Scroll Top

Sinus Headaches

Sinus Headaches

What you need to know about
Sinus Headaches

The air-filled cavities inside your forehead, cheekbones, and behind the bridge of your nose are known as sinuses. When they become inflamed, usually as a result of an allergic reaction or an infection, they enlarge, produce more mucus, and the draining channels might become clogged.

The pressure in your sinuses builds up, causing pain that feels like a headache.


You’ll have a severe and persistent ache in your cheeks, forehead, or nose bridge. When you move your head rapidly or strain, the discomfort usually increases worse. You may also experience additional sinus symptoms, such as:

  • A runny nose
  • Your ears feel fullness.
  • Fever
  • Your face is swollen.

Sinus headaches are frequently confused with other types of persistent headaches, such as migraines or tension headaches. Because the medication you need depends on the type of headache you experience, determining if your symptoms are caused by your sinuses is critical. You’ll most likely develop a fever if a sinus blockage, such as an infection, is the cause.


Your doctor can usually detect if your sinuses are blocked based on your symptoms and a physical exam, but in some circumstances, CT or MRI scans may be required.


The goal is usually to alleviate your symptoms and, if necessary, to treat an infection. Antibiotics, antihistamines, and decongestants may be prescribed for a brief period of time. Inhaled nasal decongestants can also be used, but only for up to three days. Longer use may exacerbate your problems.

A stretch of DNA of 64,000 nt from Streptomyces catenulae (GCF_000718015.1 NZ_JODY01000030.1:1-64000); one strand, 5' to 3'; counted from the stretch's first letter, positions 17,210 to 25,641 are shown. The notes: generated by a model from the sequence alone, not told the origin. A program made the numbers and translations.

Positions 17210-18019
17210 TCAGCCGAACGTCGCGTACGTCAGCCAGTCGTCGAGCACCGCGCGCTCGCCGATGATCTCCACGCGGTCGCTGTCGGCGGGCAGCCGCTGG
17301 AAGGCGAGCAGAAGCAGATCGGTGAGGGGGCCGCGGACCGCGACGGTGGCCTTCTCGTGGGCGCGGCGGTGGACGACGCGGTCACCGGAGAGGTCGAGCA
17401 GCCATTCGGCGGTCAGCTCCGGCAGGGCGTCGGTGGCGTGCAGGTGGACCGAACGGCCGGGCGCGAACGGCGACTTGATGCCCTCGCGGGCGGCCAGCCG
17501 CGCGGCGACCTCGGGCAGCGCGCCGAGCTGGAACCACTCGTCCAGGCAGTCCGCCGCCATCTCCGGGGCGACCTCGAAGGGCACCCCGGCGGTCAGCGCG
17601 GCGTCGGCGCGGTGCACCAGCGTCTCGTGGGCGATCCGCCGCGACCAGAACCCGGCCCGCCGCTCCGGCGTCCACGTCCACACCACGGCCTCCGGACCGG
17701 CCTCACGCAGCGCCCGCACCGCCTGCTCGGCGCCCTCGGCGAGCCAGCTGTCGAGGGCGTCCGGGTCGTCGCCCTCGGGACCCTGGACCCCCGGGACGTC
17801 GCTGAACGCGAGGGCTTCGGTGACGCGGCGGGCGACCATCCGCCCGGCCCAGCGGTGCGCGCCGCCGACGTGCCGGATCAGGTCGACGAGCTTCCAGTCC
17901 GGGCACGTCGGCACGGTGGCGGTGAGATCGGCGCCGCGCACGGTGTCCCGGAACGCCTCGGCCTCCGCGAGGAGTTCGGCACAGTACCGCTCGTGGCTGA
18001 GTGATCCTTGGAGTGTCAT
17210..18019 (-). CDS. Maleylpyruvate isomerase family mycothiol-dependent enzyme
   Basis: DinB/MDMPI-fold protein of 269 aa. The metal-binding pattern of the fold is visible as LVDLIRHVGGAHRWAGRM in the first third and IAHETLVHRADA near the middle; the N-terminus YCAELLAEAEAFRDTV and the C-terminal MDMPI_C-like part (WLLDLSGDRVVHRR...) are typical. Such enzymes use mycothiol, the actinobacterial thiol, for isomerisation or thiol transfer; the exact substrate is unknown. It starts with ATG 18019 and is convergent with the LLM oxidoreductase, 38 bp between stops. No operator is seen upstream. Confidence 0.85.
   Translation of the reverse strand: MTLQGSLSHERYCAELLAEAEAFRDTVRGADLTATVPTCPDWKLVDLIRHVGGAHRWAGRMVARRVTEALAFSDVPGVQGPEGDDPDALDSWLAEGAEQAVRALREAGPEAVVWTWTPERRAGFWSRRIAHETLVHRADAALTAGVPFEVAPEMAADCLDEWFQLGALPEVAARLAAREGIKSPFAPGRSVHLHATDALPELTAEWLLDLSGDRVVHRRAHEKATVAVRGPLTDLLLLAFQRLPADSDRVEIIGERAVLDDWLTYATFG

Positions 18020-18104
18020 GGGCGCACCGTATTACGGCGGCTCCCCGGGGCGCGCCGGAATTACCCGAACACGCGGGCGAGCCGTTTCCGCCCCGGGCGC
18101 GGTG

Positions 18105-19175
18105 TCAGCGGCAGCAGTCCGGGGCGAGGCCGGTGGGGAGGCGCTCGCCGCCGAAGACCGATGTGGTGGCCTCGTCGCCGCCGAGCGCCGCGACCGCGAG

You can also take pain medicines, or if that doesn’t work, your doctor can prescribe corticosteroids to aid with nasal inflammation. If your sinus flare-ups are caused by an allergic reaction, you may require allergy therapy.

Simple at-home remedies, including drinking extra fluids, using a humidifier, or using saltwater nasal spray, can also help you feel better.

A device that emits micro-current waveforms can also be used to reduce sinus pain and pressure. The device’s waves target blood vessels and nerves to relieve nasal congestion and pain, and it’s available over-the-counter.

Medication overuse headaches can occur if you take decongestants and pain relievers too frequently. If you’ve been using medicine to ease your headaches for a long period, it’s crucial to check in with your doctor. Decongestants can also raise blood pressure, so see your doctor before taking one if you have high blood pressure.

They may suggest sinus surgery to remove polyps or open up narrow or chronically swollen sinuses in rare circumstances.

Allergies and Sinus Headaches

Have you ever heard that sinus headaches are caused by allergies? It’s not quite that straightforward.

Allergies can result in sinus congestion, which can induce headaches. Allergy treatment can help with congestion, but it won’t help with headache pain. The two disorders are usually treated independently. Consult your doctor to ensure you receive the proper treatment.